LONDON/HONG KONG (Reuters) - Standard Chartered (STAN.L) shares fell as much as 5 percent on Friday as the British bank said it would not pay a dividend for 2016 due to restructuring costs, but increased its staff bonus pool by 5 percent.
The bonus boost, which Chief Executive Bill Winters said was needed to motivate and retain staff, came as the lender swung back to a pretax profit of $409 million (326 million pounds) for 2016, a year after reporting its first loss in more than a quarter of a century.
The move comes after rivals reported shrinking bonus pools due to underwhelming results.
“We continue to ensure that our pay remains competitive, and rewarding good performance. We had a meaningful improvement in performance ... so we concluded that this small increase was appropriate,” Winters told reporters on a conference call.
Emerging markets-focused StanChart is in the midst of an overhaul under Winters that has seen it shed 15,000 jobs and close its stock trading unit. Other underperforming units such as its private equity business are also earmarked for the chop.
Winters said that despite the rise in pay, compensation was still about 27 percent lower than what the bank paid out in dollar terms in 2012.
StanChart will not pay a dividend for 2016 to shareholders as its restructuring is not complete and the bank faces regulatory uncertainty, Chief Financial Officer Andy Halford told reporters on a conference call.
The profit result beat the $366 million expected by analysts, Thomson Reuters data showed.
The bank’s shares fell as much as 5 percent in London before recovering to be down 2.8 percent by 1235GMT.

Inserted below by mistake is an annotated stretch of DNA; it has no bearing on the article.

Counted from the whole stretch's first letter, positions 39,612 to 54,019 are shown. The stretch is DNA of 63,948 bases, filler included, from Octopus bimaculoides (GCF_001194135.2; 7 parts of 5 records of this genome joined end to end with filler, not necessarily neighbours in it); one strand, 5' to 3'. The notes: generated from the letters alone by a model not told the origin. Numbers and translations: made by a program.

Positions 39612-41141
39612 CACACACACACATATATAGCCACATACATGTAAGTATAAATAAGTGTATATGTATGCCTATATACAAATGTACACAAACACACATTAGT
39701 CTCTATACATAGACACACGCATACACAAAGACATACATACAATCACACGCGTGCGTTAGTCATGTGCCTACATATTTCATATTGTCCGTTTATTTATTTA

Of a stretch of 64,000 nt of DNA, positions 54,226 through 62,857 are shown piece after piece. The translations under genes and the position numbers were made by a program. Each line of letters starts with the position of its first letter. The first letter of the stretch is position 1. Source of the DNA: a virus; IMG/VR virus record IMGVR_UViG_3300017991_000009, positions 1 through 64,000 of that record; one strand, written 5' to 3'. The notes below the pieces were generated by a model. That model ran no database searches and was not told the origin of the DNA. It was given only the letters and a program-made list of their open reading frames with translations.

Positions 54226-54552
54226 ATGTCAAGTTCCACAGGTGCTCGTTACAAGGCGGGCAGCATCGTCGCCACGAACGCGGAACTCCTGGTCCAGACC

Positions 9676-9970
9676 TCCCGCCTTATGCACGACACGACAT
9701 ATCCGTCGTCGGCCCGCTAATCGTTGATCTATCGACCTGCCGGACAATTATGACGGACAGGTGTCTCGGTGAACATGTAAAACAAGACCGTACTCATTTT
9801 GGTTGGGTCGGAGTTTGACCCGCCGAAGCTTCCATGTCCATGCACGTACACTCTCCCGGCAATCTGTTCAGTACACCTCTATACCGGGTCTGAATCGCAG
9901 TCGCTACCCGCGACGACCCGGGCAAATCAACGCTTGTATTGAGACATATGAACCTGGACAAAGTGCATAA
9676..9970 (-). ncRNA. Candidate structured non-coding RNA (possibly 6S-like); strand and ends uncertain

Former JPMorgan executive Winters has expressed dissatisfaction with the bank’s performance, last November branding its income and profit levels unacceptable.
“Our financial returns are not yet where they need to be and do not reflect the group’s earnings potential,” Winters said in Friday’s statement.
Previous StanChart chairman John Peace said last year Standard Chartered would risk a staff exodus if it cut bonuses, responding to investor anger over high pay when the bank is not paying a dividend. It said in November 2015 that it was scrapping its final dividend.
Winters himself received total pay for 2016 of 3.4 million pounds, excluding an additional long-term incentive plan if performance targets are met.
A total of 139 employees earned over 1 million euros ($1.06 million), with the highest earning 6-7 million euros, according to the bank’s statement.
The results showed that StanChart is still suffering losses from underperforming parts of its business that it is trying to shed, including its private equity division and Indonesian bank.
Its principal finance unit, which houses the private equity business and which it is winding down, lost $650 million in 2016.
The lender said exposure to the diamond and jewellery sector, a business the bank is also exiting, drove impairments up to $795 million in the second half of 2016 from a $606 million charge in the first half.
StanChart also reported a $215 million loss from its stake in Indonesian lender PT Bank Permata Tbk (BNLI.JK), on rising bad loans and restructuring costs.
StanChart is seeking to reduce its interests in the Southeast Asian country to a single entity to comply with regulations, either by merging its branch with Permata or selling its stake in the local lender.
Indonesian tycoon Tahir last month expressed interest in buying all of Permata, starting with StanChart’s stake.
“Standard Chartered is making some progress, with costs falling and the group’s ‘bad bank’ being rapidly wound down. The problem is the smaller core business that the bank is aiming for isn’t performing all that well,” said Nicholas Hyett, equity analyst at Hargreaves Lansdown.
The bank also said it expects an additional extension to U.S. supervision by an independent monitor over its anti-money laundering controls.
The lender settled with the New York State Department of Financial Services in 2014 after the head of that body, Benjamin Lawsky, called the bank a “rogue institution” over lapses in surveillance of transactions at its New York branch.
StanChart on Friday said it expects a further extension beyond the two years agreed at that time, confirming a Reuters report.
Reporting by Lawrence White and Sumeet Chatterjee, additional reporting by Andrew MacAskill and Michelle Price; editing by Jason Neely and Keith Weir